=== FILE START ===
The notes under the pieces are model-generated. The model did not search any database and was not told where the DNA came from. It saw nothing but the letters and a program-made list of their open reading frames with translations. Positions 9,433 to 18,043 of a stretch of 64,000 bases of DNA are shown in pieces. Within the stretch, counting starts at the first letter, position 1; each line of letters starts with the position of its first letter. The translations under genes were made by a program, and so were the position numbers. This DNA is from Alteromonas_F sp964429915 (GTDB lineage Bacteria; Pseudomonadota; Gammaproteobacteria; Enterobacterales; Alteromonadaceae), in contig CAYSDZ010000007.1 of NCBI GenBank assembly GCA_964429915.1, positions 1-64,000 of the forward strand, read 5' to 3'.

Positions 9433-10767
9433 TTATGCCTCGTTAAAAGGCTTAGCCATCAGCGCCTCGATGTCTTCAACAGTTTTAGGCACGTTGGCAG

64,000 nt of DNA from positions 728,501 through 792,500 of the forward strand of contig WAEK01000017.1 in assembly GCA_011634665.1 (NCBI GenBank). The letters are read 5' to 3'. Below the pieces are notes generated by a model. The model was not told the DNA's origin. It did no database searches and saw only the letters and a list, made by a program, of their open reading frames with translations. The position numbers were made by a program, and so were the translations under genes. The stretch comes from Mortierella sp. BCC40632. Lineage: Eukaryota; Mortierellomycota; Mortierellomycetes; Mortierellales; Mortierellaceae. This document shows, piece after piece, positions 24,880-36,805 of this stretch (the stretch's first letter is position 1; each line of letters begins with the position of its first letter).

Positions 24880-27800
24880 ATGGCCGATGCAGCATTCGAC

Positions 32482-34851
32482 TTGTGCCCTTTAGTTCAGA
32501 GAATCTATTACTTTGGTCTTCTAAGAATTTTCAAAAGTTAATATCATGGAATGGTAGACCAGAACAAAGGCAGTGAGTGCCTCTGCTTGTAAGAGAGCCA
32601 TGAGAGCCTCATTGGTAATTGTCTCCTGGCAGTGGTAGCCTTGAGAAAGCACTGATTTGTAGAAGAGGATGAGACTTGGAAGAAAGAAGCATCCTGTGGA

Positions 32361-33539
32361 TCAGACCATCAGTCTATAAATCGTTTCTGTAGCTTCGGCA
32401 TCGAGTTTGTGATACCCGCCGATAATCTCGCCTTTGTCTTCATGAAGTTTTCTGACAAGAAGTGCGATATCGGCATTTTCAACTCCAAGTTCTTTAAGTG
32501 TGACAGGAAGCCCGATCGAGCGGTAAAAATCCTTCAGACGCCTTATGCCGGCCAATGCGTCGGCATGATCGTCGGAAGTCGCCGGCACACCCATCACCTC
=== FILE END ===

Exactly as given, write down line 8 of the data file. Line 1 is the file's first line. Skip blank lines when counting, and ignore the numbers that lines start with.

32482 TTGTGCCCTTTAGTTCAGA